Sicilian Dinner

Across the Strait of Messina, within eye shot of Calabria, lies the Italian island of Sicily. While it is part of Italy, it is a world apart. Having historical influences from the Greeks, Arabs and Normans, the food, culture and wines are unique to Italy. There is so much diversity in Sicilian food and wine, that is is sometimes referred to as "God's kitchen".

If you are a regular reader of this blog, you know that we have a small group that meets every few months to put together an authentic 5-course meal, paired with local wines (if possible). All the recipes are researched and made with authentic ingredients (even if wee have to import them) and made in the traditional style. In the past we have done Spain, Tuscany, Nicaragua, Chile, Norway, Burgundy, to name a few. This night we gathered for a full Sicilian Dinner.

The recipes and menu were organized by the hosts, and everything came together for the evening. Along with an appetizer (antipasto), I was also in charge of finding the wines to pair with each course. What follows is a recap of each course, and the wine that was paired.

We opened the evening with two antipasto course: 1) Caponata; and 2) Arancini di Riso. Caponata is a dish consisting of eggplant, vegetables, currants, and pine nuts, served on sliced baguette toast. We paired this with a dry Prosecco. I know....Prosecco isn't from Sicily. But, have you ever tried to find a sparkling wine from Sicily? They make them, but finding the is another story. We made up for this with all the remaining wines. By the way, the pairing worked nicely despite not being Sicilian. The second antipasto, Arancini di Riso, is basically a fried rice ball, made from day old risotto, stuffed with cheese. For this course, we paired a COS 2010 Pithos Grecanico Sicilia. This is the same grape (different name) that we see in Northern Italy, that make Soave (Garganega). There was some nice acidity that worked with the frying process.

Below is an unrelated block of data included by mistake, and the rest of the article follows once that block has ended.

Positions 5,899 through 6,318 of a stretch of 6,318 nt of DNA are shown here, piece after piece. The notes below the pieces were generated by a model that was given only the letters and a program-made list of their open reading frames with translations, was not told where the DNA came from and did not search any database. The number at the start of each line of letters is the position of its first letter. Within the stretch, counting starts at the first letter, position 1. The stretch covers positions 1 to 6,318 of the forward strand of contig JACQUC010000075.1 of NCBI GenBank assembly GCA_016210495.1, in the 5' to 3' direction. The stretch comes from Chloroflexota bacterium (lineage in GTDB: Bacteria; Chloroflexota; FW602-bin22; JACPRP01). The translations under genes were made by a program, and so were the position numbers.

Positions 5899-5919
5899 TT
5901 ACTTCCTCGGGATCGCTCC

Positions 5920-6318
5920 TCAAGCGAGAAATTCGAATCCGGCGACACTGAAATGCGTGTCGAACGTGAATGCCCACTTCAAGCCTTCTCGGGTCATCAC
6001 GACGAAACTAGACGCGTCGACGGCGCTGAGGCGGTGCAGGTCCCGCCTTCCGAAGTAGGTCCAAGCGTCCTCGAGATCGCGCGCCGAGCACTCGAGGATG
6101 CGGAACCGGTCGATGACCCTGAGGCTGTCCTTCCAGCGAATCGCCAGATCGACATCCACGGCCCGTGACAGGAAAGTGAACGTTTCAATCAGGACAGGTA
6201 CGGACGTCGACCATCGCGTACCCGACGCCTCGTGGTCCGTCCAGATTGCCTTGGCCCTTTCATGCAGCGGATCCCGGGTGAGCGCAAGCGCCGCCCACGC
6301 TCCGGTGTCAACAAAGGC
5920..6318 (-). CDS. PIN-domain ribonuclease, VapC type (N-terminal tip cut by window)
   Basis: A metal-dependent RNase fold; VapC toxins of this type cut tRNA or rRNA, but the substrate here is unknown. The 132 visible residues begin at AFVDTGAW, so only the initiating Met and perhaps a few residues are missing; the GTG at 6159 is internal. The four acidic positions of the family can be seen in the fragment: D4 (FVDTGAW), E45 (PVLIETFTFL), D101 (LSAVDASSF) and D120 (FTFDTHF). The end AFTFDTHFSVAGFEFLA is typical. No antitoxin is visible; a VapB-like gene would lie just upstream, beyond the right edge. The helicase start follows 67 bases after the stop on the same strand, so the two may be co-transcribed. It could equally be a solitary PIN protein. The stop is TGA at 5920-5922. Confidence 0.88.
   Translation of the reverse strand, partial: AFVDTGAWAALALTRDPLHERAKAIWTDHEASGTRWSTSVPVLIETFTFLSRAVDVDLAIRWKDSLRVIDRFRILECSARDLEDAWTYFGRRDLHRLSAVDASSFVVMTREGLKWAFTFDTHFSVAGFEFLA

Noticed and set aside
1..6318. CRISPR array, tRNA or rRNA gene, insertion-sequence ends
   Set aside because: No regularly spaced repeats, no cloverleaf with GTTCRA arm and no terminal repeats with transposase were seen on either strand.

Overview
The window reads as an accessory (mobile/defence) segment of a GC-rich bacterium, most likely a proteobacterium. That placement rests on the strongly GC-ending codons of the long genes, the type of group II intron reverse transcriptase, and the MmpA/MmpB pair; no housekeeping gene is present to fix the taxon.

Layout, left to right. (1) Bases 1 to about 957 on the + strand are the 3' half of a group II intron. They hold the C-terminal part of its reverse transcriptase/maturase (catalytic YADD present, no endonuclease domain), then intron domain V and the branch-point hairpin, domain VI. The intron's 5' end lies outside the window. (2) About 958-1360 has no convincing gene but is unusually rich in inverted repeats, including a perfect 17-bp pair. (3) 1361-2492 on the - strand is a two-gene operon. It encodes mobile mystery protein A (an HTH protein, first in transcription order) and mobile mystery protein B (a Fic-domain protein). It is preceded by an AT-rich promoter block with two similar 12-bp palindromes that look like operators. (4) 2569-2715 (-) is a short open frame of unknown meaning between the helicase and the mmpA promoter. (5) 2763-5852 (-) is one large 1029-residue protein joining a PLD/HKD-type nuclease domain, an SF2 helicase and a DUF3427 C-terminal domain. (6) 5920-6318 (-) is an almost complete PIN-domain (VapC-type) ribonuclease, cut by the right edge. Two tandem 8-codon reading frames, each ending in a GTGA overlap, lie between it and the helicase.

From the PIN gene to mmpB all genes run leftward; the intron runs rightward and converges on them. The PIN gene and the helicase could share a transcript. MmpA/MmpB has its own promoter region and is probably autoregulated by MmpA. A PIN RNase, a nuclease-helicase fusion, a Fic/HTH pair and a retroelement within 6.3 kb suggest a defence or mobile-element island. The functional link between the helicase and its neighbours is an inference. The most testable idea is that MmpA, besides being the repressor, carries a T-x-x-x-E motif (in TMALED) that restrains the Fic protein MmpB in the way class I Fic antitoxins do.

For the first course (or Primo) of our sit down portion of the dinner, we opened with typical Italian dish (even in Sicily). Pasta Burro e Formaggio e Crema (or pasta with butter, cheese and cream). We paired this with a 2006 Vasari Mamertino Bianco. This course was very similar to a Fettucini Alfredo, so we paired with with a wine of more body, but some acidity to cut through the cream base.. The wine is a blend of Cataratto, Inzolia, and Grillo. The creaminess from MLF, and the fruit from stainless steel fermentation worked nicely with this dish. This was a 2006 vintage, which led to a bit of oxidation.

Our main course (Secondo) consisted of Chicken Marsala, along with a side (contorno) of Asparagi con Arance (Asparagus with Oranges) and a salad (insalata) of Finocchio Insalata (Fennel Orange Salad). This was a challenging pairing. There was the sweetness of the Chicken Marsala, and the taste changing affects of the asparagus, not to mention the licorice flavors of fennel. We had to pair this with a red, so I went with a lighter red, that had some spice, and a bit "funkiness" to work with the mushrooms. I chose the 2010 Terre Nere Etna Rosso "Calderara Sottana". Grown on the side of Mt Etna, this wine is made from Nerello Mascalese.  (a grape unfamiliar to most). I would suggest that this is the "pinot noir of Sicily". It is light, medium tannin, but smooth. We opened this bottle an hour earlier that the food course, and it probably could have handled another hour or so.

Our cheese course (Formaggi e Frutta) consisted of three cheeses: Pecorino, Caciocavallo, and Piacentinu along with red and green figs. I chose to pair with the most pronounced cheese, which was the Pecorino. But, the Piacentinu, with it's pepper corns and saffron, also had a pronounced flavor. I went heavy with the wine, and paired this course with a Gulfi 2008 Nerobaronj Nero D'Avola. This is a striking wine, made from the local Nero D'Avola grape. This is all dark fruit, heavy, and wonderful.

We ended the evening with  a dessert course (Dolce) of Savaoiardi Spagnolette (cream filled cookie). This was paired with a sweet Marsala, served in short glasses, allowing us to dip the cookie in the wine. It was a sweet end to an evening of Sicilian food, shared with friends. Next time, we'll have to do it actually in Sicily. but for now, it will have to do.

Bon Apetit!

No comments:

Post a Comment